Fraternities Bond Over THON
Freshmen in fraternities generally don’t get to experience much of a free year. Pledging usually takes up more than a half of a semester, either in the fall or the spring. With pledging generally comes obligations to show that you truly want to be a part of the brotherhood that is a fraternity. THON weekend brings one such opportunity to bond with the rest of the fraternity before actually becoming a member of the brotherhood.
For the 15 member pledge class of Delta Tau Delta, being at THON has been “one of the ultimate Penn State experiences so far.” Although some pledges only arrived at THON sometime around midnight, the experience has made them want to stay until the final reveal on Sunday, but even they admitted that they will eventually need a break.
Since this is their first THON, they are still trying to grasp the entire experience that is THON Weekend.
“It was a little quiet throughout the night, but we want to be here to see it through,” said one pledge. “This is a part of the whole shebang, the whole Penn State experience.”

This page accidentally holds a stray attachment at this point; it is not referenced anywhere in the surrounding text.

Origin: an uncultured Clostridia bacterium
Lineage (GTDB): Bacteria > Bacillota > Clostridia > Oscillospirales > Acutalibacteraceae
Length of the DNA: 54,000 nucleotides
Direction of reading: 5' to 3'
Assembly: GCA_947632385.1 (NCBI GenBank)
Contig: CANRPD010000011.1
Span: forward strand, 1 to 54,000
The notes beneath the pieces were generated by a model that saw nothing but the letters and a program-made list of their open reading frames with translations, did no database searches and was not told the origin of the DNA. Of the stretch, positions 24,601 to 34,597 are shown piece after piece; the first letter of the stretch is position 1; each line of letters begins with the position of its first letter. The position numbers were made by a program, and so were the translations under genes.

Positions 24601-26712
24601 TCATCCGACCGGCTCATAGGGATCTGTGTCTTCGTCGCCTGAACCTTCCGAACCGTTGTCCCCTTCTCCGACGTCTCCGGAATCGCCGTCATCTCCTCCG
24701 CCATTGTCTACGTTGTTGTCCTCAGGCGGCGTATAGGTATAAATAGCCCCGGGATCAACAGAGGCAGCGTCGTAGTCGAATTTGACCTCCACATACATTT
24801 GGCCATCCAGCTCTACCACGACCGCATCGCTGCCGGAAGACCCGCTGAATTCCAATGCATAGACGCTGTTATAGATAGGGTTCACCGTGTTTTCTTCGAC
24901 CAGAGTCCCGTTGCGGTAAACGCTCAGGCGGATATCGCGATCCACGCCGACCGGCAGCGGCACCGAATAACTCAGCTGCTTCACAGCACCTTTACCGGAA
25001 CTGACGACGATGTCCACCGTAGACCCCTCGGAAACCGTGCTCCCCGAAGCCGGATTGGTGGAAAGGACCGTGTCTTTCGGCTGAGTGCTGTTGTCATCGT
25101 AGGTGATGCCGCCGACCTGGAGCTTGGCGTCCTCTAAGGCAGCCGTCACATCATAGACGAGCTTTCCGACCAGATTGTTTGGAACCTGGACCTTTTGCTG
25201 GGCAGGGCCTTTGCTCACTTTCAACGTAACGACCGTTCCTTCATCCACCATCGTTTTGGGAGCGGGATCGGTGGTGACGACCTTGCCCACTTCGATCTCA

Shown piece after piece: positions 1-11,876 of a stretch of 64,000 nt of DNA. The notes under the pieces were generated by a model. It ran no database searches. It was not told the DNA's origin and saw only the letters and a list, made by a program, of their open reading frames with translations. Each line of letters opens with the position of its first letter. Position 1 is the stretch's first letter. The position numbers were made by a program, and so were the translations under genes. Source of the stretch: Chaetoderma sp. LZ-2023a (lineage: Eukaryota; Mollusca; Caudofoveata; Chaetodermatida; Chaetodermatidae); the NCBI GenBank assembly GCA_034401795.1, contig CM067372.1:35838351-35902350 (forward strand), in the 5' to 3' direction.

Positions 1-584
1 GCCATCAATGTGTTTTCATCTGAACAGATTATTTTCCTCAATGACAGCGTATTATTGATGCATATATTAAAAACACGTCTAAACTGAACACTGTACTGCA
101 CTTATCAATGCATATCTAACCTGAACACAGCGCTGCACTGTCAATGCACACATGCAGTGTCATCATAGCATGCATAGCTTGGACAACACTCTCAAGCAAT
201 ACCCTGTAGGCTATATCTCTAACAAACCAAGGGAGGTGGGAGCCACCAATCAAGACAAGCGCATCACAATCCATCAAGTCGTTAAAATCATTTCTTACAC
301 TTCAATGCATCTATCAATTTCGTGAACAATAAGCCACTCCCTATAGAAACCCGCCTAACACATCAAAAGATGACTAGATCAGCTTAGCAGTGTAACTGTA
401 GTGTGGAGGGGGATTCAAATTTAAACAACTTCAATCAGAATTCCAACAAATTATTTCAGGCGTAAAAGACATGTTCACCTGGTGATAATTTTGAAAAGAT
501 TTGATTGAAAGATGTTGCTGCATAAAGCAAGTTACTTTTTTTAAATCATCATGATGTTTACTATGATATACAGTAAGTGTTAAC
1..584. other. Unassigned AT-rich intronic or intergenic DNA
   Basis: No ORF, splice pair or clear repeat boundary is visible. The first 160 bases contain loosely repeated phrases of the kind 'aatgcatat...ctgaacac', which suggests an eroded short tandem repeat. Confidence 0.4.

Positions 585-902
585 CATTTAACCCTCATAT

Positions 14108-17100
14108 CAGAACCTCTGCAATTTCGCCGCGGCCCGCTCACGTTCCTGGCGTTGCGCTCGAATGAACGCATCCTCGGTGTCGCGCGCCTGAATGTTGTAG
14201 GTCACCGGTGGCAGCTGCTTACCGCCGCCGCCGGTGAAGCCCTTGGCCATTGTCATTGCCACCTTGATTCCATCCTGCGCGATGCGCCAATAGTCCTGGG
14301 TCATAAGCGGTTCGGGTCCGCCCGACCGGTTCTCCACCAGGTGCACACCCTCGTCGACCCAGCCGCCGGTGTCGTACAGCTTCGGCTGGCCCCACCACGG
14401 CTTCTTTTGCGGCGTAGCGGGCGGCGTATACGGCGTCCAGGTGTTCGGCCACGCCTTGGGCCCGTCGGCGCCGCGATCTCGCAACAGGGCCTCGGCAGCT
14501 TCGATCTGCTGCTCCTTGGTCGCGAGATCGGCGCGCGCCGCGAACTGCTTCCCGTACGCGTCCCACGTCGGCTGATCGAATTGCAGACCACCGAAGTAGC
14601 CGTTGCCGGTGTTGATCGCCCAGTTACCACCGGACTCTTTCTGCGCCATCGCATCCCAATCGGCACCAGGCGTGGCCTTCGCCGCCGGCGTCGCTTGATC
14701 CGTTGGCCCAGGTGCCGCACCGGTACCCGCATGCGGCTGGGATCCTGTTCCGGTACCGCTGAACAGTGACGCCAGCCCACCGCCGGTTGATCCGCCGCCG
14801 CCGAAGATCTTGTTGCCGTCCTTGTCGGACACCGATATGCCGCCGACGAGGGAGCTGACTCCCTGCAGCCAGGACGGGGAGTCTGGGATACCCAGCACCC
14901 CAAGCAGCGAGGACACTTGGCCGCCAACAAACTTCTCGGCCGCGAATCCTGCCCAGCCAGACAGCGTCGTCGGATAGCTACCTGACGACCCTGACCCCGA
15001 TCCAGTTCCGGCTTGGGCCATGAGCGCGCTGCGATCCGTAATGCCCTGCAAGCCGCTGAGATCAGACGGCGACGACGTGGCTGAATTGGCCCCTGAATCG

Members of Kappa Delta Rho’s pledge class haven’t gotten tired of holding their fraternity’s letters just yet, but they did say that they have taken much-needed breaks. One pledge admitted that he had only been in the BJC less than ten hours, already getting a three hour break after holding his fraternities letters up for the majority of that time.
After all, a pledge’s main obligation is to make sure that the fraternity keeps their spot in Section 123 of the BJC, and like almost every other organization in the building, holding their name up for everyone to see.
“As long as we have a spot in the stands for the fraternity, we can take breaks,” added one pledge. With 12 pledges, that means that the prospect of going home to catch some sleep is real. About half of the pledges are in the stands at one time, with the other half at home saving their energy and getting much-needed sleep before the final four hours.
“It’s a good experience to be here and see that this truly matters to the kids.”